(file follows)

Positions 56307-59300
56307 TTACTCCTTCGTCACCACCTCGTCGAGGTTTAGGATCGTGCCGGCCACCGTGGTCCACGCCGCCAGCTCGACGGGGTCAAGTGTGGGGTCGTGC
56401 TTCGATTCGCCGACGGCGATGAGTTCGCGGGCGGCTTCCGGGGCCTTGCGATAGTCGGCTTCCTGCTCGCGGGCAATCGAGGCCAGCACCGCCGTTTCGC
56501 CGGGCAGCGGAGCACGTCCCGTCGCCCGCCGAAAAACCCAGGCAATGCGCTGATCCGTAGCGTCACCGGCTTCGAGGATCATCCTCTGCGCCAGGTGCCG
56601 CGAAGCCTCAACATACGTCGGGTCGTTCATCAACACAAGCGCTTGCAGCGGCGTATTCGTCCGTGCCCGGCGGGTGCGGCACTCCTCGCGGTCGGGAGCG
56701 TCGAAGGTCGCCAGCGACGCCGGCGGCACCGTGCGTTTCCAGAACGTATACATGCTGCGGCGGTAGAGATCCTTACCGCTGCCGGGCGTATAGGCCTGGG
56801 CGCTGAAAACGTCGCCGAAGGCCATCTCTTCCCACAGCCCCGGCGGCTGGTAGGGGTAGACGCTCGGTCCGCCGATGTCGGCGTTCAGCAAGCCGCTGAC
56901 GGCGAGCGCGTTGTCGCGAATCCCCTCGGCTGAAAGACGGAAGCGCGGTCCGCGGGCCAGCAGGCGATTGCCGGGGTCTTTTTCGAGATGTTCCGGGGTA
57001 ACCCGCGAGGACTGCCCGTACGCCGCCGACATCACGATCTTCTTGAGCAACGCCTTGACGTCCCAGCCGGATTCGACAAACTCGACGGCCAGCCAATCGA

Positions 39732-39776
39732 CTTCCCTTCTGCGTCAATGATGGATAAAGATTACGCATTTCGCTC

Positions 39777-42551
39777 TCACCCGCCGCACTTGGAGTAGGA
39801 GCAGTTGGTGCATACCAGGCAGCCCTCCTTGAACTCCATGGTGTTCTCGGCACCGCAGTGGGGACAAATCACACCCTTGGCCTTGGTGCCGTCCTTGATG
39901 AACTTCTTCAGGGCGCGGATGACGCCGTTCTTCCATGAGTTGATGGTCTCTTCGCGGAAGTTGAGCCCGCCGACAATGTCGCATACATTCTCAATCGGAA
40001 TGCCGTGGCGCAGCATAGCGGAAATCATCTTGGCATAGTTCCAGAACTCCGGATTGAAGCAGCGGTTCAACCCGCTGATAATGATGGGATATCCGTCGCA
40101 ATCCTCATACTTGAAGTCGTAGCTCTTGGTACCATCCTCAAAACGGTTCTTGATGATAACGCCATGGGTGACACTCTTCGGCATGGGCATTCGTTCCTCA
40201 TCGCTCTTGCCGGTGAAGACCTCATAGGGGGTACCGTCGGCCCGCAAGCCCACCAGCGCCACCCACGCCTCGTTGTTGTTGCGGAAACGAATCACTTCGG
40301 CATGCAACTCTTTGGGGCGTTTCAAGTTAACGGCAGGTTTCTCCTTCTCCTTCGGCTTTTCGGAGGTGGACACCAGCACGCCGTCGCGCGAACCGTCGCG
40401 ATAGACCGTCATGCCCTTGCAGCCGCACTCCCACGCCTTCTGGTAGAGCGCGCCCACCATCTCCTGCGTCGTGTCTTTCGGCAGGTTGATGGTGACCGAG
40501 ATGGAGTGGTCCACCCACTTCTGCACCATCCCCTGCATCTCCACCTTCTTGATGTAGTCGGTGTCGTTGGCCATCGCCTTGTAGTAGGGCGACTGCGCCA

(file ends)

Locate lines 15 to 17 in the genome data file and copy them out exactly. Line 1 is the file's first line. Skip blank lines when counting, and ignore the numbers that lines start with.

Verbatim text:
39901 AACTTCTTCAGGGCGCGGATGACGCCGTTCTTCCATGAGTTGATGGTCTCTTCGCGGAAGTTGAGCCCGCCGACAATGTCGCATACATTCTCAATCGGAA
40001 TGCCGTGGCGCAGCATAGCGGAAATCATCTTGGCATAGTTCCAGAACTCCGGATTGAAGCAGCGGTTCAACCCGCTGATAATGATGGGATATCCGTCGCA
40101 ATCCTCATACTTGAAGTCGTAGCTCTTGGTACCATCCTCAAAACGGTTCTTGATGATAACGCCATGGGTGACACTCTTCGGCATGGGCATTCGTTCCTCA